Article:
A Regulatory Subway Map For PSD2

This is one of my talks from APIDays Paris 2018. Here is the abstract: Understanding the PSD2 regulations unfolding for the banking industry is a daunting challenge for banks, aggregators, and regulators, let alone when you are an average user, journalist, or analyst trying to make sense of things. As the API Evangelist I have used a common approach to mapping out transit systems using the universally recognized subway map introduced by Harry Beck in London in the early 20th century. I’m taking this mapping technique and applying it to the PSD2 specification, helping provide a visual, and interactive way to navigating this new regulatory world unfolding in Europe. Join me for an exploration of API regulations in the banking industry, and how we can use a subway and transit map to help us quickly understand the complexities of PSD2, and learn what takes to get up and running with this new definition for the API economy.

Using Transit As API Analogy
I’ve been fascinated with transit systems and subway maps for most of my adult life. Recently I’ve begin thinking about the parallels between complex municipal transit systems, and complex API infrastructure. Beginning in 2015, I started working to see if I could apply the concept of a subway map to the world of APIs, not just as a visualization of complex API systems, but as a working interface to discover, learn about, and even govern hundreds, or even thousands of APIs working in concert. While very much a physical world thing, transit systems still share many common elements with API infrastructure, spanning multiple disparate systems, operated by disparate authorities, possessing legacy as well as modern infrastructure, and are used by many people for work and in their personal lives.

While the transit system isn’t a perfect analogy for modern API infrastructure, there is enough there to keep me working to find a way to apply the concept, and specifically the transit map to helping us make sense of our API-driven systems. I’ve called my work API Transit, leaning on both the noun definition of transit, “the carrying of people, goods, or materials from one place to another”, as well as the verb, “pass across or through (an area)”. The noun portion reflects the moving of our digital bits around the web using APIs, while the verb dimension helps us understand what is often called the API lifecycle, but more importantly the governance that each API should pass through as it matures, and continues to move our important digital bits around.

The History of Subway Maps
The modern approach to mapping transit systems can be traced back to Henry Beck who created the now iconic map of the London Underground in 1933. The methodology was decoupled from earlier ways of mapping and communicating around transit resources, in a way that was focused on how the resources would be experienced by end-users, evolving beyond a focus on the transit resources themselves, and their location in our physical world. At the beginning of the 20th century, subway maps were still being plotted along roads and rivers, leaving them coupled to legacy elements, and ways of thought. By 1915, public transit engineers like Henry Beck were beginning to rethink how they mapped the transit infrastructure, in a way that helped them better communicate their increasingly complex infrastructure internally, but most importantly, in a way that helped them communicate externally to the public.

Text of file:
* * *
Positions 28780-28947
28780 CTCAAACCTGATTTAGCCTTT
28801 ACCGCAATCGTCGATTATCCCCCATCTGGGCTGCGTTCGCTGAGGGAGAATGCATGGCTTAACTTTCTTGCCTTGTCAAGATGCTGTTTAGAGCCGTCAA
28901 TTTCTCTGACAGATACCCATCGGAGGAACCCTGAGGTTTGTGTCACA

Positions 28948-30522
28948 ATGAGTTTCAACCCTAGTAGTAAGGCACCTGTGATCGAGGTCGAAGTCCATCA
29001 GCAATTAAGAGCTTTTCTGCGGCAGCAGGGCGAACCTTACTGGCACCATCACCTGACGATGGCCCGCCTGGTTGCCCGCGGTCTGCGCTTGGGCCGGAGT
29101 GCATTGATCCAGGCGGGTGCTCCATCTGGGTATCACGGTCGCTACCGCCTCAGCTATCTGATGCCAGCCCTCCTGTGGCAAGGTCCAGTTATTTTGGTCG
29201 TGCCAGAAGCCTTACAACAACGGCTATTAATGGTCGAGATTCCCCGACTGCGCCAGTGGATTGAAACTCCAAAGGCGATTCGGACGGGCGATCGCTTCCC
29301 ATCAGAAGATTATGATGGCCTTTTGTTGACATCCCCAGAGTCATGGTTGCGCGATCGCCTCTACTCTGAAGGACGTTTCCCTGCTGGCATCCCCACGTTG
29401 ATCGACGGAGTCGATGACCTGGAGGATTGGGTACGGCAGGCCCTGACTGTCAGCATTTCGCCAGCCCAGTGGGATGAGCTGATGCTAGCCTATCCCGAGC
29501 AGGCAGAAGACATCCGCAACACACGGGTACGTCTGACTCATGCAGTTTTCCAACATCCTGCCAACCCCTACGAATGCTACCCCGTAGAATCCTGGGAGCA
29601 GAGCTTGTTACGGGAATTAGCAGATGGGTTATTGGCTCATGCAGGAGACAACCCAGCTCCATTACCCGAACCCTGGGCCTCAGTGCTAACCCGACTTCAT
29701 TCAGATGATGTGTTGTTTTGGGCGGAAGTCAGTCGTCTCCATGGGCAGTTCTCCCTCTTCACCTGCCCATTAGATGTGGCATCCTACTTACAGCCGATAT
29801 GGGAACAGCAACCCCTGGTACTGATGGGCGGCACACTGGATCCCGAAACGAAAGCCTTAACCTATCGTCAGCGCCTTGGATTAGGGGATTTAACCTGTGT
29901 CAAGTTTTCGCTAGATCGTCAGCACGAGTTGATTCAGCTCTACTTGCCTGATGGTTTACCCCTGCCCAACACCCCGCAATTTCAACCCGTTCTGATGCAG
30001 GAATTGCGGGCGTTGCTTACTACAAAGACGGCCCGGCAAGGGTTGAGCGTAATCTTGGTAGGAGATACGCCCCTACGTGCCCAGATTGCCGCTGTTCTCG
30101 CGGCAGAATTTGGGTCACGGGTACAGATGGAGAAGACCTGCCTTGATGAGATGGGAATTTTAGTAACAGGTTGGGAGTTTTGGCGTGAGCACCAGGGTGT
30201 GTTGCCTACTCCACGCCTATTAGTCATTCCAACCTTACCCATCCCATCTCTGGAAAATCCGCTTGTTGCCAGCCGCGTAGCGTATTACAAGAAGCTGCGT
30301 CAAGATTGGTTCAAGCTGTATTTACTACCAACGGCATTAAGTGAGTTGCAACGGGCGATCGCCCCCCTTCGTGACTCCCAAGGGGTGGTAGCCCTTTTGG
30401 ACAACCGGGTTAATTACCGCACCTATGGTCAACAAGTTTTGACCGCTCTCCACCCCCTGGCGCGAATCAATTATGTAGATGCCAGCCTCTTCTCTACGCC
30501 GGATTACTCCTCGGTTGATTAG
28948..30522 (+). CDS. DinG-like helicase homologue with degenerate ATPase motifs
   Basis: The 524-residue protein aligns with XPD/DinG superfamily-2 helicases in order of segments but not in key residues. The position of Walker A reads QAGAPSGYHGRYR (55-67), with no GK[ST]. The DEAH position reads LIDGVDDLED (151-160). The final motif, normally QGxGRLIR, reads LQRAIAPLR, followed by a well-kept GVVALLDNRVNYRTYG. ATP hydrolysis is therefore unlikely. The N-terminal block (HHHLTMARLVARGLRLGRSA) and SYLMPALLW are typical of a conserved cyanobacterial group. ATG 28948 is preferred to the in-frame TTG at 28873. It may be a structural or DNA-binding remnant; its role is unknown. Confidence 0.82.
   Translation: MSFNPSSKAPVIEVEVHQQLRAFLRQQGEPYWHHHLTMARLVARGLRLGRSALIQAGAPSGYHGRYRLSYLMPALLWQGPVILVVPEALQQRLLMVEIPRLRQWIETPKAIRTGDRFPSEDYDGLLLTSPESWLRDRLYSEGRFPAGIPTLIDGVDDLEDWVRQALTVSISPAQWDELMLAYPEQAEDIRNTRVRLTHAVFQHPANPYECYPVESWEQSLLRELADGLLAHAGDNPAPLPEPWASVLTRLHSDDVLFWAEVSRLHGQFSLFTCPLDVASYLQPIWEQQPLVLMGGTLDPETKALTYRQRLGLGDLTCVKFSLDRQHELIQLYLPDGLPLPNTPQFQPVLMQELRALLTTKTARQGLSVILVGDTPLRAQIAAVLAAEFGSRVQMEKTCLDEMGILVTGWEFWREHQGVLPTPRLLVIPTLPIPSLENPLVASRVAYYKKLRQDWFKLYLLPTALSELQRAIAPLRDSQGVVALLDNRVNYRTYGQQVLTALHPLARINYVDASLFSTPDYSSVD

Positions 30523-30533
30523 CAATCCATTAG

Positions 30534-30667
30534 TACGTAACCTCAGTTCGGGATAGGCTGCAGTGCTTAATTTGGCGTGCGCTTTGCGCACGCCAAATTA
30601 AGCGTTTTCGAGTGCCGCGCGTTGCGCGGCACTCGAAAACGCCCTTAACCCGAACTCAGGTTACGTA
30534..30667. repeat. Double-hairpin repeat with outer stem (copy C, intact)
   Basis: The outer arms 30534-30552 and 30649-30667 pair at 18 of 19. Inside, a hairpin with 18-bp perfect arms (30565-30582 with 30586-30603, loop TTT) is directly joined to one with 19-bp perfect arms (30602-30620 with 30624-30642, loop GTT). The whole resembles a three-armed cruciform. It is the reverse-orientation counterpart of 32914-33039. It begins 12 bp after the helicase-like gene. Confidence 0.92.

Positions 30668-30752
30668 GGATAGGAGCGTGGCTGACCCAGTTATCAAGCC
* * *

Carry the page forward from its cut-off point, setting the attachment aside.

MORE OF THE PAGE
This is what I’m looking to do with applying 20th century transit infrastructure mapping while applying it to 21st century digital API transit infrastructure. We are needing to get people(s) bits, and digital goods and materials around the web, while also understanding how to develop, discover, operate and manage this infrastructure in a consistent, and intuitive way. However, API infrastructure is rapidly growing, and with the introduction of microservices becoming increasingly complex, and difficult to logically map out the increasingly evolving, shifting, and moving API landscape. I’m hoping to suspend reality a little bit as Henry Beck did, and take utilize the same visual cues to begin to visualize API infrastructure in a way that is familiar to not just developers, but hopefully regulators, and average consumers. Much like the transit system of any major city, initially an API transit system will seem overwhelming, and confusing, but with time and experience it will come into focus, and become a natural part of our daily lives.

API Transit Applied To Governance
Over the last two years I have been actively working to apply the API transit model to the concept of API governance. Beginning with API design, I have been looking for a way to help us understand how to consistently craft APIs that meet a certain level of quality set by a team, company, or even an entire industry. I’ve pushed this definition to include many of the almost 100 stops along the API lifecycle I track on as part of my work as the API Evangelist. Allowing API governance transit maps to be crafted, which can be used to help understand API governance efforts, but also help be applied to actually executing against this governance framework. Delivering the verb dimension of API transit, to “pass across or through (an area)”, allowing each API or microservice to regularly pass through each area, line, or stop of each API Transit governance map.